Getting a List of Pardot Business Units For Your App – Programmatically

As our Pardot integrations are coping and adjusting to using the Pardot API with Salesforce SSO users, one of the new requirements is to provide the Pardot Business Unit ID in each API request. It is easy for Salesforce Administrators to get the ID, but what if we could do this with code? 

Right now, most Apps are directing Salesforce Administrators to grab the Pardot Business Unit ID  by going through these simple steps:

  1. In Salesforce Lightning, Navigate to Setup
  2. Navigate to Pardot Setup Home under Platform Tools > Pardot
  3. Next, click Assign Admin

4. On this page, you will see your Business Unit Id. Note: some people might have many Business Units!

Currently, this step can leave room for configuration errors. So now that we know how to ask for a Business Unit ID, let’s look at how  we can do this with code?  Well as you might have noticed, the Business Unit ID is a Salesforce record Id, and after a little discovery we learned that the Salesforce object name is PardotTenant.

Working with PardotTenant – REST API

Disclaimer: at the time of writing, PardotTenant is not documented and the Metadata Coverage Report shows basically nothing is supported.

That’s ok, as developers we are used to wanting documentation right! So let’s use Salesforce’s standard functionality to learn as much as we can.  For this exploring, we will be using the Workbench: REST Explorer.

Once you are logged in, we will use a GET request with the following path: /services/data/v50.0/sobjects/PardotTenant/describe

Here’s a breakdown of what we think the key fields are and what we can use:

  • Id: The Business Unit Id that is used for the API
  • PardotTenantName: The Business Unit Name that we see beside the ID in Setup.
  • PardotTenantAccountType: We’ve seen Production and Demo as values, could be used to determine which Pardot URL to use for the API
  • PardotTenantId: The Pardot Account ID that you see in Account Information in Pardot’s Settings page.

Now that we know what the fields are and what may be of use to us (for the application we are working on right?), we can use a new REST call to get the list of PardotTenants with the following path:

/services/data/v50.0/query?q=SELECT+Id,+PardotTenantName,+PardotTenantAccountType,+PardotTenantId+FROM+PardotTenant

Great, we know what REST calls need to be made and the format of the response. The tricky part is getting our Connected App to be correctly configured to enable us to get the information we need.

There are 2 key things that you need to be able to use the Salesforce REST API and get a list of Pardot Business Units.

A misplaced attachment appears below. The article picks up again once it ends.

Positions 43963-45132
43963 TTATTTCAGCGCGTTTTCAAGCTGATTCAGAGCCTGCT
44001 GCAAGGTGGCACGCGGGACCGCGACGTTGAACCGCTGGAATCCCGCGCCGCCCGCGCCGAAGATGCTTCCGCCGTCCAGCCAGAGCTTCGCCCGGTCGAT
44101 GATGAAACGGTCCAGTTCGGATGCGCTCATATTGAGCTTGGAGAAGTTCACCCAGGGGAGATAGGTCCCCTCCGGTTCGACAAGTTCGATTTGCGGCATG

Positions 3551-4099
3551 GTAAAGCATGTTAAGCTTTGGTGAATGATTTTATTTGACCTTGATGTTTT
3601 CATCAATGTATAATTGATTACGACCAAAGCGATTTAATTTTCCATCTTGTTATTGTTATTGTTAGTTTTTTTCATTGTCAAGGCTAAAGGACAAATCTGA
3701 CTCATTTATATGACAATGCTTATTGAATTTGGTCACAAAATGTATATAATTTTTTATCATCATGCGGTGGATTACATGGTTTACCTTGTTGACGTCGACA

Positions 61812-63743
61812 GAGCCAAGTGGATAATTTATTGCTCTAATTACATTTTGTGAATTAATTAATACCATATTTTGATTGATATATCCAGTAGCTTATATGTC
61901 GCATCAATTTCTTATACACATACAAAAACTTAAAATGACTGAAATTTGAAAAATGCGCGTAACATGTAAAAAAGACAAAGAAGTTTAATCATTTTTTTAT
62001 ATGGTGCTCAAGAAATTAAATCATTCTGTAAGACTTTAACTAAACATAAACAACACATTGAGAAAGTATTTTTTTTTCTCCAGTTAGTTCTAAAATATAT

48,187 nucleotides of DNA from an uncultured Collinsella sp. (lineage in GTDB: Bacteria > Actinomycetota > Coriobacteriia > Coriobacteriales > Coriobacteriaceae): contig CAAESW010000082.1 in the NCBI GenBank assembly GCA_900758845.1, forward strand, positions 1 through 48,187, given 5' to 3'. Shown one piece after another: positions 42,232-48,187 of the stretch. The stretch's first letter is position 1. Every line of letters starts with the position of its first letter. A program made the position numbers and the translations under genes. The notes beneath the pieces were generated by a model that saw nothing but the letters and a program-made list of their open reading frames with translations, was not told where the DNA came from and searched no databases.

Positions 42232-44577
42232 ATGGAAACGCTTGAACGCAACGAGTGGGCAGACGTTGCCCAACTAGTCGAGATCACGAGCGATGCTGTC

1. A Connected App which includes the API scope.
  2. A Salesforce User with at least a Platform license.

Needing at least a platform license is where things can get tricky.  Normally for working with the Pardot API, a User with the Identity License (along with the Connected App) is good enough.  Identity Licenses don’t provide access to most of the Pardot objects, PardotTenant included.

Troubleshooting REST Errors

This is pretty tricky, and even just writing this post I came across a few errors.

Session is not valid

[{"message": "This session is not valid for use with the REST API", "errorCode": "INVALID_SESSION_ID"}]

You will get this error if your Connected App is missing the API scope, even if your Salesforce User can see the PardotTenant object.  Simply edit your Connected App, add the API scope, wait a few minutes and then try again.

Invalid Type or The Requested Resource Does Not Exist

There could be 2 causes for you getting one of these 2 errors.

The first is that the Salesforce Org you are connecting to just might not have Pardot setup. Pretty easy to check why.

The next (that I’m not 100% sure why yet) seems to be when I used an Access Token that I received from a Username/Password Oauth authentication request, but when I issued a JWT Bearer flow authentication request this worked fine.  For production-level code, it’s best to not use Username/Password flows anyways, but during experimentation this might cause a small issue.

Working with PardotTenant – APEX

This is pretty simple, we can use a plain old SOQL statement to retrieve the information we need.

List<PardotTenant> pardotTenants = [
        SELECT Id, PardotTenantName, PardotTenantAccountType, PardotTenantId
        FROM PardotTenant
        WHERE IsDeleted = false];

However, if you are working on a Managed Package, you might get a lot of packaging complaints about PardotTenant not being available to you. In that case, you can do something a little more dynamic:

public List<PardotTenantDto> getBusinessUnits() {
        List<sObject> pardotTenants = Database.query(
                'SELECT Id, PardotTenantName FROM PardotTenant WHERE IsDeleted = false');

        List<PardotTenantDto> businessUnits = new List<PardotTenantDto>();
        for(sObject pardotTenant : pardotTenants) {
            businessUnits.add(new PardotTenantDto(
                    (String)pardotTenant.get('Id'),
                    (String)pardotTenant.get('PardotTenantName')
            ));
        }
        return businessUnits;
    }

Conclusion

Depending on your app, it might provide a better user experience to allow users setting up their Pardot connection to select from a list of Pardot Business Units, in order to help reduce the chance of configuration errors. Exploring the PardotTenant object might be a great way to get you to being able to do this. Have questions or need help exploring if this is the right path for your app? We would love to help. Reach out or shoot a question in the comments.

Published by

Adam Erstelle

Adam Erstelle is the VP of Engineering, Labs with Sercante. He loves learning about and solving really interesting challenges with Pardot and Salesforce often by building some cool tools.

Leave a Reply